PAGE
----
Pennsylvania orders new mine safety inspections
By Jon Hurdle
PHILADELPHIA (Reuters) – Pennsylvania Governor Ed Rendell
on Monday ordered enhanced safety inspections of the state’s 77
underground mines following the deaths of 16 coal miners this
year in neighboring West Virginia.
Rendell also urged mining companies to heed a national call
from the federal Mine Safety and Health Administration for
“timeouts” during which production is suspended while miners
review safety procedures with management.
The new inspections, to be done within the next 30 days,
will be in addition to regular checks on mine safety conducted
by state officials. The Pennsylvania mines, which employ around
5,100 people, extract coal and industrial minerals.
“In combination with the MSHA’s efforts, the work of our
state inspectors will provide a thorough inspection of the
sensitive areas of our underground mines, including the areas
where significant hazards could exist,” Rendell, a Democrat,
said in a statement.
Inspections will focus on safety issues raised by the West
Virginia incidents. They will include ventilation as well as
plans designed to prevent roof collapse through the use of
bolts and cement, according to Kurt Knaus, press secretary for
the Pennsylvania Department of Environmental Protection.
Pennsylvania officials will also conduct “intensified”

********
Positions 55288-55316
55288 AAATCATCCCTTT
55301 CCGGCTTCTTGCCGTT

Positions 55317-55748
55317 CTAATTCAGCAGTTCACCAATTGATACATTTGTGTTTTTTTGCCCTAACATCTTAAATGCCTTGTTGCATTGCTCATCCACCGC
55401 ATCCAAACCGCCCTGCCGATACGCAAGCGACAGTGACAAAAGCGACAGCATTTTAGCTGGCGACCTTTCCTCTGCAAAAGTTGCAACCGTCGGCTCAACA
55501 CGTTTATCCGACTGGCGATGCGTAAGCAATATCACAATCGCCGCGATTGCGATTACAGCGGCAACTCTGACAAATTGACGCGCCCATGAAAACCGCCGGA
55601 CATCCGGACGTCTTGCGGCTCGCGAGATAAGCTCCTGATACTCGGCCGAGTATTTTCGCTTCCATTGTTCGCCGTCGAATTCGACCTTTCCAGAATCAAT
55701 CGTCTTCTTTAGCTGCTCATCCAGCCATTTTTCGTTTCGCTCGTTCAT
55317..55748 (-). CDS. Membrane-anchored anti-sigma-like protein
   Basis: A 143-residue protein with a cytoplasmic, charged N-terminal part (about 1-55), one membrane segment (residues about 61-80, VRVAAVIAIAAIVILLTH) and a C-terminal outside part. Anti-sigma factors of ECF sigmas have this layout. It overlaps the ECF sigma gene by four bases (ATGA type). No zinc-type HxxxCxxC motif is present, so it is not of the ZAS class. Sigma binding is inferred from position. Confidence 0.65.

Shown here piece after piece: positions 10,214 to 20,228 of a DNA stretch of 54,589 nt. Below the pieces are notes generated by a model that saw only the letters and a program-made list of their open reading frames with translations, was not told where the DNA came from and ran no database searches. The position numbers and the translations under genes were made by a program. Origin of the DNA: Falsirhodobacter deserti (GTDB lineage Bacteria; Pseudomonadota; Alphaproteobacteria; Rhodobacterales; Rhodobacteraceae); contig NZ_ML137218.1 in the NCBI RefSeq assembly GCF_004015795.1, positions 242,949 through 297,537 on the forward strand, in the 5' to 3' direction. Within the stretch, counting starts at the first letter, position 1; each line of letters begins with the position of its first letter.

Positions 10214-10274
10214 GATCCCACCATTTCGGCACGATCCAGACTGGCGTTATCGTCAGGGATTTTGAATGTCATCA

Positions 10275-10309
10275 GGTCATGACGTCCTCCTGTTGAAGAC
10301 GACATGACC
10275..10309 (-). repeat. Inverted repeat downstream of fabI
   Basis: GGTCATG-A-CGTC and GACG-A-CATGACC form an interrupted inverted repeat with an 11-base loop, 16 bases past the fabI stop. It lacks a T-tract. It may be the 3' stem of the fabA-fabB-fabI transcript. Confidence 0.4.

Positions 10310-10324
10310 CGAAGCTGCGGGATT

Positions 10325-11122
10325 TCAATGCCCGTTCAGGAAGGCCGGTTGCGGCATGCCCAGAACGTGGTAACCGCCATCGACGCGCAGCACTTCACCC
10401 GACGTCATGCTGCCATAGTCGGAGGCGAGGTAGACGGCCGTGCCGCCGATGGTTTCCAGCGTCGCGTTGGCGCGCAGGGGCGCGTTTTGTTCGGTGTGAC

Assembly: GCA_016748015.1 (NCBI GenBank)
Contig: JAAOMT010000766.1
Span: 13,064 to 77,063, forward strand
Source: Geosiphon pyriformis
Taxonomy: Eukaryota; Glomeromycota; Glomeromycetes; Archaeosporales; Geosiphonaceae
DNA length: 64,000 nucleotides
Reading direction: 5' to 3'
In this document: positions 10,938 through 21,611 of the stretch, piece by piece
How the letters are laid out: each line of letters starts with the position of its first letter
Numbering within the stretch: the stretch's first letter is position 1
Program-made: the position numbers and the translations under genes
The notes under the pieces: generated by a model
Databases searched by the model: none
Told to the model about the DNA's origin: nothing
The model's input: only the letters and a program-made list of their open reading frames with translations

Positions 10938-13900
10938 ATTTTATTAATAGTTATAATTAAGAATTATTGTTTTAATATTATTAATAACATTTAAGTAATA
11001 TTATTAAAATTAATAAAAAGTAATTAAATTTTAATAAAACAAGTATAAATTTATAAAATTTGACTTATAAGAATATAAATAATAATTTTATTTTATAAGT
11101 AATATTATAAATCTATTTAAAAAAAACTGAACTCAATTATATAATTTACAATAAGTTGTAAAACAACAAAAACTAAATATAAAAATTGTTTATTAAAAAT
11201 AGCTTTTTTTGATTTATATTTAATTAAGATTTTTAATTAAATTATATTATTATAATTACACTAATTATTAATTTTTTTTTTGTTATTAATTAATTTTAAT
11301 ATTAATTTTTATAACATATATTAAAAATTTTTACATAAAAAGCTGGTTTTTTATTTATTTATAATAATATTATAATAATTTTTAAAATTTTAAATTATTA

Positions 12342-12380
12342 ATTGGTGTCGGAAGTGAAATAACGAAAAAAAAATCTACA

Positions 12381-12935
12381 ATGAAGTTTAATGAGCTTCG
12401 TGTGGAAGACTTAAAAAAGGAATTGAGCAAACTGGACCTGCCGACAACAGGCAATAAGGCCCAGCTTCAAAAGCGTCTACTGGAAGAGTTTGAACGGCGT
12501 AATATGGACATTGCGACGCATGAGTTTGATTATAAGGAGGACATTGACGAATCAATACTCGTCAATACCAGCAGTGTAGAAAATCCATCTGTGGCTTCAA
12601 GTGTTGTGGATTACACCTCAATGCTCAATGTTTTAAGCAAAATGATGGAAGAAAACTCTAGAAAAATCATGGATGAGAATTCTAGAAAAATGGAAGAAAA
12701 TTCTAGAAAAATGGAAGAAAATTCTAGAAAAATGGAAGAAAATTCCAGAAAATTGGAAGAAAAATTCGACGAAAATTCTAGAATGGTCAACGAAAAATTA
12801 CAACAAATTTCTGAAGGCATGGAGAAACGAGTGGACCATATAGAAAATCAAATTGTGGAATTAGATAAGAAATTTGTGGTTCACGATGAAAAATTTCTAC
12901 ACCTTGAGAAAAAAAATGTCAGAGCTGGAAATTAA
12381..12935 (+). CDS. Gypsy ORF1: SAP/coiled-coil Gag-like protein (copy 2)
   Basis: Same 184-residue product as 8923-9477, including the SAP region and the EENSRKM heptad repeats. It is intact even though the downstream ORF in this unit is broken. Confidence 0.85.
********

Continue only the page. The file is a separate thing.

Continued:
inspections on cleanups, electrical equipment and rock-dusting
Twelve miners died from carbon monoxide poisoning at West
Virginia’s Sago Mine on January 2 after an underground
explosion. Four more miners have died in separate incidents in
the state since, prompting Gov. Joe Manchin on February 1 to
order all mine production to cease until all mines conduct a
The fatalities make 2006 the deadliest year for West
Virginia mines in more than a decade.
The federal mine safety board last week asked all U.S. coal
mines to conduct “Stand Down for Safety” in which miners,
managers and safety officials would review safety procedures
for about an hour at the beginning of each shift on Monday.
MSHA also sent more mine inspectors to West Virginia, the
second-largest coal-producing state after Wyoming.
George Ellis, president of the Pennsylvania Coal
Association, whose members mine 90 percent of the state’s
underground coal, said his group would support the governor’s
order and did not anticipate it would result in increased costs